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Re: [ontolog-forum] Looking for a Razor and Triangles and meanings. (was

To: <ontolog-forum@xxxxxxxxxxxxxxxx>
From: "sean barker" <sean.barker@xxxxxxxxxxxxx>
Date: Wed, 25 Aug 2010 19:50:26 +0100
Message-id: <751B000781F94ADA9E13805F89AD75E4@SMB>

Previously in this forum, I have made comments about meaning of a sign being 
grounded in the behaviour of the agent interpreting the sign - and here I 
mean semantics, not pragmatics. That is, I am interested in the phenomenon 
of meaning, rather than the mechanism. A consequence of this is that I do 
not have to try and imagine how a computer imagines the world.    (01)

 The earlier thread on Peirce, and the fact that in the triad <sign, object, 
interpretant> are signs, suggested an approach to the infinite regress of 
signs. Every interpretant must have an interpreter (a pseudo-mind), and in 
practice we do not need to follow an infinite regression of interpreters. 
Rather, we can stop when we find an interpreter that acts directly on the 
sign. For example, if we have a system of signs in logic, the appropriate 
pseudo mind is a reasoner, which will answer whether a particular 
proposition is true or false (or not determinable, or not yet 
determined...). I do not need to understand the regression of signs through 
the mechanisms that the reasoner uses, whether it be a computer or human, as 
long as it produces an answer. Obviously there are people who will wish to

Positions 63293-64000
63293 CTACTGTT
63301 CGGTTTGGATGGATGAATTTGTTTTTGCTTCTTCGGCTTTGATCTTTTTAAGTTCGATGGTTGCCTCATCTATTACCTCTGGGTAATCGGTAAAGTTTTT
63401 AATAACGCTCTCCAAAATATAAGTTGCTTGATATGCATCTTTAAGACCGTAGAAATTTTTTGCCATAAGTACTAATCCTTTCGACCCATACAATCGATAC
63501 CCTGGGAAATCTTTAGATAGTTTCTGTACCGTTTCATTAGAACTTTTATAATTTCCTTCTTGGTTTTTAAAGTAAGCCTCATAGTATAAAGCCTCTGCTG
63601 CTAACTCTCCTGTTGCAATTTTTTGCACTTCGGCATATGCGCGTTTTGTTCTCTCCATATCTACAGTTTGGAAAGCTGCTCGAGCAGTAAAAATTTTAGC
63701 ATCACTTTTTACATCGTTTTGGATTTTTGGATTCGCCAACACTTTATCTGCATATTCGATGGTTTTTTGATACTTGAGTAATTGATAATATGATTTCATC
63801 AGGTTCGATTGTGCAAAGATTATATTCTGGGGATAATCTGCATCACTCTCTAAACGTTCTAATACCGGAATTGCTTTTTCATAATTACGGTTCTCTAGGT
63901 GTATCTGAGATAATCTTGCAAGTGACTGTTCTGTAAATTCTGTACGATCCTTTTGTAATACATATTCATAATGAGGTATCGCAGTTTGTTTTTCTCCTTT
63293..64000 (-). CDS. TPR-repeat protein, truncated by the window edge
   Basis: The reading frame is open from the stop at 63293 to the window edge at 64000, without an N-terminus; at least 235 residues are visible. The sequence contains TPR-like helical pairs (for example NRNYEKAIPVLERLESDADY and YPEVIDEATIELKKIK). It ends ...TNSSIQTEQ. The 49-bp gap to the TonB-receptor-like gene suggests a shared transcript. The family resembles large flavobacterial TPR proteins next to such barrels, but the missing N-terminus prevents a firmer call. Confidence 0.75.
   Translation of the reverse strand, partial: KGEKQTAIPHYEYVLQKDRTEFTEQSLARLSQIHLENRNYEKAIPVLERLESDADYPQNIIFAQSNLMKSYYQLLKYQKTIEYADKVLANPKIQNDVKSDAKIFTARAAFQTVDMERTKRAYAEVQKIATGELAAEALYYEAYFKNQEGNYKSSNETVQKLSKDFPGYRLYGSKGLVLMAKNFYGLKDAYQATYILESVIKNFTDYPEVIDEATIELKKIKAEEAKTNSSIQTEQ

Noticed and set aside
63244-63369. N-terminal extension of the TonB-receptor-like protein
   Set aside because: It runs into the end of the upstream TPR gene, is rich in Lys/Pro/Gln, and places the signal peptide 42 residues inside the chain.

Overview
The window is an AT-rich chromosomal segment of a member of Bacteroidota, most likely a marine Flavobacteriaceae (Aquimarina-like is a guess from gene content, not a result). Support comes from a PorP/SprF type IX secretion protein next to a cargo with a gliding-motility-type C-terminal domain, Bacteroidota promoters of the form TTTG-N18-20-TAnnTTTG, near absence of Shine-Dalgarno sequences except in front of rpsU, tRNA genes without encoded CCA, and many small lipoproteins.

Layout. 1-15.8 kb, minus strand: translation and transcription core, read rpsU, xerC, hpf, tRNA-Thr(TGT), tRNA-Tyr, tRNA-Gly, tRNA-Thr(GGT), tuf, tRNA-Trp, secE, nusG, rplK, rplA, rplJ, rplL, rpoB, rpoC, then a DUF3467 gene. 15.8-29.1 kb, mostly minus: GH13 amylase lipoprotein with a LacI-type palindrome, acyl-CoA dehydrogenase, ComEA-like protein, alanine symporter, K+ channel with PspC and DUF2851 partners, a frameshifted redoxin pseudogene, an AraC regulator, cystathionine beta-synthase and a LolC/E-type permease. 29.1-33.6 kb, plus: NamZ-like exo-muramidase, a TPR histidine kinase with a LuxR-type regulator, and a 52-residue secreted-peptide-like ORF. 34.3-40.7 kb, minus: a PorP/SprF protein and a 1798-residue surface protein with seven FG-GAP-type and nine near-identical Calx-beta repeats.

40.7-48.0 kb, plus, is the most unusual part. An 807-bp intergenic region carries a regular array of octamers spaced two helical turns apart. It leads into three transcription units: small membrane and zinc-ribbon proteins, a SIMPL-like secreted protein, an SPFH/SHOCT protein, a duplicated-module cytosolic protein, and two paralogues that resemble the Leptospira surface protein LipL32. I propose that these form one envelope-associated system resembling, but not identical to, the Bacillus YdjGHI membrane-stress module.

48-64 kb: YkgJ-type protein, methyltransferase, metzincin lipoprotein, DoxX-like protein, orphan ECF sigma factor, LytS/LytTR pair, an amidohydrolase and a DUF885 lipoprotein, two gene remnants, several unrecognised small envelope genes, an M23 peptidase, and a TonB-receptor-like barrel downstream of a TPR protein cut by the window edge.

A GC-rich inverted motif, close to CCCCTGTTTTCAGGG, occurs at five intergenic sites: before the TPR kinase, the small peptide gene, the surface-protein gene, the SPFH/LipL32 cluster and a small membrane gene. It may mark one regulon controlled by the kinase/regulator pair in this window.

follow this regression as a means of improving the performance of the 
reasoner or validating that it works correctly, but my business is at the 
level of business, not the detailed mechanisms that it uses to do business.    (02)

 This leads to two sorts of questions. Firstly, the question of semantics 
and what does the agent need to know to behave in the correct manner. The 
main developments in this area are currently being made in the long term 
archiving/retention/data sustainment communities. One study in the libraries 
community reported that to understand a single digital artefact, over a 
thousand supporting artefacts were needed.    (03)

 The second question is that of semiotics, and what the agent needs to know 
to identify a sign as conveying particular semantics. That is not just how 
does the agent disambiguate signs, but also how does it know that when it 
recognises a sign that it has indeed correctly recognised it. I suspect the 
answer in this case is related to context - that is, we assume a context and 
attempt to disambiguate/situate something within that assumed context. 
However, context is itself an infinite sequence of every expanding contexts. 
More generally, there is no such thing as context, it is merely a language 
game to introduce additional data into the situation. Therefore "a context" 
is a strategic decision to limit the problem space on the basis of the 
resources that can be committed to the problem at hand.    (04)

 The practical engineering of ontologies is therefore about choosing a 
system of signs that supports the range of behaviours needed in the system 
of agents to be deployed, and ensuring that the agents have firstly the 
right knowledge to respond correctly to the individual terms in the 
ontology, and secondly the right knowledge to differentiate the signs and 
uses them correctly. The complications occur when computational system is 
trying to compensate for gaps in the knowledge of human agents or in the 
specification of the system of signs.    (05)

Feel free to disagree violently    (06)

Sean Barker, Bristol, UK    (07)

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